United States District Court, E.D. Virginia, Norfolk Division
DEVONETTE A. THOMAS Plaintiff,
NORFOLK SOUTHERN CORP., Defendant.
MEMORANDUM OPINION AND ORDER
Raymond A. Jackson United States District Judge
matter comes before the Court on Norfolk Southern
Corporation's ("Defendant") Motion to Dismiss,
pursuant to Federal Rule of Civil Procedure 12(b)(6), to
dismiss the lawsuit Devonette A. Thomas ("Plaintiff) has
filed. Having reviewed the Parties' filings in this case,
the Court finds this matter is ripe for judicial
determination. For the reasons set forth below,
Defendant's Motion to Dismiss is
FACTUAL AND PROCEDURAL HISTORY
September 27, 2017, Plaintiff, through counsel, filed a
Complaint against Defendant. ECF No. 1. Plaintiff worked for
Defendant from 2004 to 2011 as an Assistant Manager in the
Intermodal Traffic Delivery Division. Plaintiff alleges that
Defendant paid her less in salary than Defendant paid her
white, male colleagues, including Lou Latham and Mark
Knudson. Both Latham and Knudson also worked as Assistant
Managers of Traffic Delivery. Plaintiff alleges that
Defendant paid Latham and Knudson 33% and 19.5%,
respectively, more than it paid Thomas, despite employing all
three in the same capacity. Thomas challenges this conduct as
discriminatory, and asserts that Defendant's actions
violated her rights under Title VII of the Civil Rights Act
December 1, 2017, Defendant filed the instant Motion to
Dismiss, requesting that this Court dismiss Plaintiffs
Complaint for failure to state a claim upon which relief can
be granted. ECF No. 6. Plaintiff did not file a response to
Defendant's Motion. ECF No. 10.
Rule of Civil Procedure 12(b)(6) provides for the dismissal
of actions that fail to state a claim upon which relief can
be granted. A court will only grant a motion to dismiss if
"it appears to a certainty that the plaintiff would be
entitled to no relief under any state of facts which could be
proved in support of his claim." Johnson v.
Mueller, 415 F.2d 354, 355 (4th Cir. 1969). Although a
complaint need not contain detailed factual allegations,
"[f]actual allegations must be enough to raise a right
to relief above the speculative level on the assumption that
all the allegations in the complaint are true." Bell
Atl Corp. v. Twombly, 550 U.S. 544, 555 (2007). If the
factual allegations alleged by the plaintiff do not nudge the
plaintiffs claims "across the line from conceivable to
plausible, the plaintiffs complaint must be dismissed."
Id. at 570.
purposes of a Rule 12(b)(6) motion, courts may only rely upon
the complaint's allegations and those documents attached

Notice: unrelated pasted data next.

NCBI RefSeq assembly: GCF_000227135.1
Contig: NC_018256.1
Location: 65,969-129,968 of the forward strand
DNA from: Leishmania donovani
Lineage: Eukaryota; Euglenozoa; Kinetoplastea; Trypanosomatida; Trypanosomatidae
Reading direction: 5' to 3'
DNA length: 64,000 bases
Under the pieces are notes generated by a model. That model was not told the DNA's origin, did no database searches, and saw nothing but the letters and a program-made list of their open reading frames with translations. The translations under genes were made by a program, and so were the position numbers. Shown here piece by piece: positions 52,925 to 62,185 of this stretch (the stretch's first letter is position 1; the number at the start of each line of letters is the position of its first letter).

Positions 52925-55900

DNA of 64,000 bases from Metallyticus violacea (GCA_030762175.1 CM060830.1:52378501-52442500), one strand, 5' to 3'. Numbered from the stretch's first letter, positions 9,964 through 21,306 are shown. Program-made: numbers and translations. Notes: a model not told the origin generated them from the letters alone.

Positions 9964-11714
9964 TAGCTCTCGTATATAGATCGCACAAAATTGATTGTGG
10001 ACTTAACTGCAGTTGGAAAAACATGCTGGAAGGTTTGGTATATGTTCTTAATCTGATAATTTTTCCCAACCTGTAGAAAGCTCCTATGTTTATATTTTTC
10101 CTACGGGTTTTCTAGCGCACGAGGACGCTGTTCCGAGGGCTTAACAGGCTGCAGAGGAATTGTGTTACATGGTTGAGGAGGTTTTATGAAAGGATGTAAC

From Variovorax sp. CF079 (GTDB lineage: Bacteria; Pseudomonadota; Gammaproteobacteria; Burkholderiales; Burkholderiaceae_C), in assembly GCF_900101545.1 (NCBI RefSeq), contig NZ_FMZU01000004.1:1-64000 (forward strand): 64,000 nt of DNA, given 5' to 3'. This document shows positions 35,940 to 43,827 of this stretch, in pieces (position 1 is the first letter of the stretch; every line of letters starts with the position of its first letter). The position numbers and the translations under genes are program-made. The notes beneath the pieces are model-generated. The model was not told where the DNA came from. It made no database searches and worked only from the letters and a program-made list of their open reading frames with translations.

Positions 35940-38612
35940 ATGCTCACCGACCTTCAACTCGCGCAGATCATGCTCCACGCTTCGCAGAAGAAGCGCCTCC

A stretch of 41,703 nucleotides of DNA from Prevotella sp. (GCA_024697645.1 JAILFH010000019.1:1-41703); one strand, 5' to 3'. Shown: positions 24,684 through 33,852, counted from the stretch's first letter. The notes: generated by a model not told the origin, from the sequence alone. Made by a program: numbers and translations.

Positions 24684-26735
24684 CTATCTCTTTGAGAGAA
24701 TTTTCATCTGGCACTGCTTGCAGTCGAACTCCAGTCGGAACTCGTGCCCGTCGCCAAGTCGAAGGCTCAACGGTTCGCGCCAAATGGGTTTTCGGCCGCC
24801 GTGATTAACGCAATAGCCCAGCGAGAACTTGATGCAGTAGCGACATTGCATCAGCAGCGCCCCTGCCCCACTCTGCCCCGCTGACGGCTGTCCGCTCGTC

as exhibits or incorporated by reference. See Simons v.
Montgomery Cty. Police Officers, 762 F.2d 30, 31 (4th
Cir. 1985). Courts will favorably construe the allegations of
the complainant and assume that the facts alleged in the
complaint are true. See Erickson v. Pardus, 551 U.S.
89, 93-94 (2007); Mylan Laboratories, Inc. v. Matkari,
1 F.3d 1130, 1134 (4th Cir. 1993).
alleges in Count I of her Complaint that Defendant
discriminated against her based on her race and gender
because Defendant "paid Thomas less than her white male
counterparts, who performed the same job" from 2008 to
2011. Norfolk Southern contends that the Court should grant
the Motion to Dismiss because Plaintiff filed her employment
discrimination claim after the statutory time limit for this
Title VII of the Civil Rights Act of 1964, employees must
file a charge with the Equal Employment Opportunity
Commission ("EEOC") within 180 days before bringing
a civil suit against their employer. 42 U.S.C. §
2000e-5(e)(1) (2009). This limit is extended to 300 days in
states, including Virginia, that have a deferral agency.
Id. If the employee does not file such a charge with
the EEOC within this 300 day time limit, they are
"forever barred from Title VII relief." Edwards
v. Murphy-Brown, LLC, 760 F.Supp.2d 607, 618 (E.D. Va.
2011) (citing Nat'l R.R. Passenger Corp. v.
Morgan, 536 U.S. 101, 108 (2002)). The Fourth Circuit
has upheld strict adherence to time limits on discrimination
claims because to do otherwise would violate Congress'
clear intent. Hamilton v. 1st Source Bank, 928 F.2d
86, 87-88 (4th Cir. 1990).
argues that the Civil Rights Act requires employees to
exhaust the administrative remedies available by filing
timely charges of discrimination with the EEOC prior to
bringing a civil suit in court. Defendant further argues
that, as the Supreme Court has recognized, time limits placed
on discrimination claims begin tolling at the time the
alleged discriminatory conduct happened, not when the
litigant later discovers the alleged discrimination.
contends that Plaintiffs claim fails because Plaintiff did
not file a discrimination charge with the EEOC relating to
this unequal pay until June 16, 2014, almost three years
after the alleged discriminatory conduct ceased. Defendant
further contends that Plaintiff fails to state claim upon
which relief can be granted because Plaintiffs Complaint is
premised on an alleged violation of Title VII that is
Court finds that Plaintiffs claim is time-barred. Count I of
Plaintiffs Complaint alleges that Plaintiff suffered harm
based on unequal pay between 2008 and 2011. Under Title VII,
Plaintiff must file a charge with the EEOC regarding that
discriminatory conduct, within 300 days after the conduct in
question occurred, in order to assert Title VII relief.
Plaintiff did not file a charge with the EEOC until June 16,
2014. In that charge, the only reference to unequal pay
reads, "I believe I was . . . paid lesser wages than my
white male counterparts because of my race (black) and sex
(female)." ECF No. 7. The charge further states that it
relates to discrimination that occurred between November 2013
and June 2014, however, the conduct ...